Saturday, August 25, 2012

Dirtbags Summer League Recap

Like most bloggers, the thing I hate most about this line of work is the deadlines. It’s a life of anxiety, constantly having to work under the gun in the hopes that you can meet an arbitrarily set daily/weekly/monthly deadline. If you don’t, you’re screwed. It’s not like I can push the deadline back and just finish my work later.

I mean, I can, and I do, but sooner or later I’m going to have to finish a story (unless I don’t feel like it).

The summer leagues have been over for a while now, so I may as well get the rundown on how the Dirtbags did over with. As soon as I post this I’ll be back to agonizing over the next story I’ll have to write at my leisure.

I was limited to watching the Dirtbag-less Cal Ripken summer league this year, so my analysis is largely statistic-based, but I’ll try my best to explain how the numbers could be telling.

Position Players:

Josh Guerra, Outfielder, Alexandria Beetles, Northwoods League – Guerra didn’t find quite the same success with Alexandria as he did in the spring in Long Beach, hitting .235/.324/.346 in 46 games. He had slightly worse luck in the summer (.308 Batting Average on Balls in Play) than in the spring (.339 BABIP) but there’s nothing really to decipher from that when the difference in averages and sample sizes are that small.

The most noticeable difference in Guerra’s spring and summer performances was a slight increase in his walk rate (from 5.8% to 9.7%) and a larger jump in his strikeout rate (from 16.5% to 23.7%). I suppose the optimist could say he becoming more patient, now he just needs to work on his strike zone judgment.

Guerra will likely have the unenviable task of trying to fill Brennan Metzger’s shoes in center field next year.

Michael Hill, Infielder, Los Angeles Brewers, California Collegiate League – The Brewers haven’t updated their final stats, and the CCBL website doesn’t have much to offer, so all I have for Hill is some incomplete, bare bones hitting numbers, and they aren’t impressive (although they’re better than his spring stats). Hill hit .269/.310/.388 with a fairly high BABIP to boot. On top of that he drew only five walks while K’ing 32 times.

The most important part of Hill’s season was that he spent nearly all of it playing shortstop, as he’ll likely be the only upperclassman battling for the position next year. Unfortunately I don’t have much to report, other than that, in the less-than-handful of Brewers games I followed, Hill’s defense seemed inconsistent. Take that for what it’s worth (pretty much nothing).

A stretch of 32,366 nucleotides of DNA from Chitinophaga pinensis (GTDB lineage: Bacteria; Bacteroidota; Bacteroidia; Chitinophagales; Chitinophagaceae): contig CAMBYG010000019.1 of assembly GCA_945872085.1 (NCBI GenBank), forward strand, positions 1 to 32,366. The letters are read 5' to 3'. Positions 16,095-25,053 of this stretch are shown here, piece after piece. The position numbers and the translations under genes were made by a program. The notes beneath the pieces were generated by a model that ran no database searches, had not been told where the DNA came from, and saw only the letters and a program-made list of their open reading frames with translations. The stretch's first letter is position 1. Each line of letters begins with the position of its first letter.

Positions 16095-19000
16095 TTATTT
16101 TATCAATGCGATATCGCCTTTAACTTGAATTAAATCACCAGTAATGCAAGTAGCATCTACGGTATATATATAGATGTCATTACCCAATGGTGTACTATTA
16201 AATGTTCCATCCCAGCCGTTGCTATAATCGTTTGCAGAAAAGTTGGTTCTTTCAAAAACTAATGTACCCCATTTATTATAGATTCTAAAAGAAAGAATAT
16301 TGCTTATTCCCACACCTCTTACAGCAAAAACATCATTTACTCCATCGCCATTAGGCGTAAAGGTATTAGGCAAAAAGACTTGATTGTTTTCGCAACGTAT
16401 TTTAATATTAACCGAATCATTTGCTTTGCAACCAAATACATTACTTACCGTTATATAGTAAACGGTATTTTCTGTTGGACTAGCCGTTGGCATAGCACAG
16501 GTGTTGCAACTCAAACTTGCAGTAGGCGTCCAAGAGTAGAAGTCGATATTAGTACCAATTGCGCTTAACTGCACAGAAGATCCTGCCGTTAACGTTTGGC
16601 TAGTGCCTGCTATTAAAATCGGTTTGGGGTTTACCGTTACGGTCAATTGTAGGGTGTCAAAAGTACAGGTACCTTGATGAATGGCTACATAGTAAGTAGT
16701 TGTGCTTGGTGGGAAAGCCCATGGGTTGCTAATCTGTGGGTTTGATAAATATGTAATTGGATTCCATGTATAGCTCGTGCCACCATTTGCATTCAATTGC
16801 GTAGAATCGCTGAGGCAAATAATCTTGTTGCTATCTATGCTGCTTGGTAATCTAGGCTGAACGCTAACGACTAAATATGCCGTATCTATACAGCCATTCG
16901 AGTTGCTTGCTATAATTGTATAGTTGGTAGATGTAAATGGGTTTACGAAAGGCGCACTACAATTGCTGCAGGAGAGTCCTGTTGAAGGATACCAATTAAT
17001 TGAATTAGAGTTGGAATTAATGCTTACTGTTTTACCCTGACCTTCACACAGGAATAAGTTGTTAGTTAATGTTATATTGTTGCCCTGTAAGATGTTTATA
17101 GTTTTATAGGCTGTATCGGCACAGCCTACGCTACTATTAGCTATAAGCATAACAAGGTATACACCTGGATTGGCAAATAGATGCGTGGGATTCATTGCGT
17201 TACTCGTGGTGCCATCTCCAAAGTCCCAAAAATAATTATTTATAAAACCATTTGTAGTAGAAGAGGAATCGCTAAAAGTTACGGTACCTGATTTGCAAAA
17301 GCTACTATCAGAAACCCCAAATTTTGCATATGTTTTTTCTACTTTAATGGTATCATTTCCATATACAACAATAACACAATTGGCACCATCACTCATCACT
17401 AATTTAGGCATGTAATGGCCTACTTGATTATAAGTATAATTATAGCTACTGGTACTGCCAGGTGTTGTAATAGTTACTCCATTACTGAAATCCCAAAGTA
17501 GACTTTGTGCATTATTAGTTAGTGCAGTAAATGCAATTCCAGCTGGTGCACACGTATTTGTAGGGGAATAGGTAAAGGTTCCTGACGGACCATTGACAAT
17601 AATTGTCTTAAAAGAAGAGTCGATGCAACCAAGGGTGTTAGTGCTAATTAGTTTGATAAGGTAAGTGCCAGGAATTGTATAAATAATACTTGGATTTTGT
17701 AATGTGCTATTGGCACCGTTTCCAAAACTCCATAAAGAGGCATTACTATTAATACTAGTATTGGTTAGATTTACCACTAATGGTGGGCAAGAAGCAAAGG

Jeff McNeil, Infielder, Brewster Whitecaps, Cape Cod League – McNeil was named MVP of the last place Whitecaps, posting a .301/.347/.381 line, compared to a .258/.333/.304 line during the spring, and his Isolated Power jumped from .046 to .081, so his whole line wasn’t just inflated by hitting a bunch of singles.

Sounds great at first glance, until you see that offensive numbers were up across the board in the Cape (possibly due to ‘juiced balls’). His BABIP was also up to .347, compared to his .285 spring career mark. Basically, McNeil was hitting the ball harder (as reflected in his improved power numbers) causing more balls to get through for hits (improving his BABIP). If you believe the ‘juiced ball’ theory, then Jeff probably played about inline with what you’d expect from him. Not spectacular, but did a solid job in the nation’s best summer league. Jeff had an even better summer last year with the Santa Barbara Forrester, hitting .331. Maybe the Dirtbags should try giving McNeil a wooden bat.

I didn’t spend my summer in the cape because I’m not a college baseball player or a rich, white douchebag, so I can’t report on his defense, but there’s this from the Whitecaps website: “We watched Jeff make spectacular plays both at 2nd and in left field…he could have his own hi-light reel.” Also “he has been… willing to give over 100% every game.” Well, he is a Dirtbag. McNeil is the incumbent second baseman for the Dirtbags and will likely be batting second next year.

Chaz Meadows, Infielder, Alameda Merchants, Pacific West Baseball League – Meadows logged only 12 games and 38 at bats (and surprisingly pitched three innings) with the Merchants, hitting .237 but managed 11 walks (and 10 K’s) in those games. He also got some playing time in at shortstop, a position that will be up for grabs this fall, playing nine games at the position and committing one error in addition to playing two errorless games at second base.

Ino Patron, Infielder, Sanford Mariners, New England Collegiate League – Patron pretty much kept doing what Patron does; be a solid hitter. He posted a line of .336/.392/.467 in 32 games. Patron’s OBP and BB/K stayed about where you’d expect it but his power numbers saw a significant jump with his Slugging Percentage and Isolated Power being well above his career averages (including his stint last summer in the NWL). Patron wasn’t facing the most elite pitchers in the country this summer but if he has found something of a power stroke it would be a welcome boost to a light hitting Dirtbag lineup. Regardless, his best tool remains his ability to get on base, making him arguably the team’s best hitter and likely to be batting third or fourth once again in 2013.

Richard Prigatano, Outfielder, La Crosse Loggers, Northwoods League – Prigatano’s raw talent shined through this summer, although there still seem to be a few holes in his swing. Richard batted .316/.405/.526 with 15 doubles (leading the league) and 11 homers (tied for sixth) and 21 stolen bases over 61 games this summer. His .367 BABIP, which was actually lower than his spring BABIP, suggest he might’ve had some luck, but the power numbers speak for themselves and are the key difference for why his stats were so much better in the summer than in the spring.

He still appears to be a bit of a free-swinger, with a fairly poor BB/K of 27/55 (which is likely what kept him off of FanGraphs top prospects list), but it’s a considerable upgrade over his 9/45 mark he posted with the Dirtbags this year. In four playoff games he hit .313 with 4/7 BB/K as the Loggers won the NWL title.

He’ll probably be starting in right field in 2013 and hit somewhere in the middle-to-lower part of the order, depending on how his power comes along.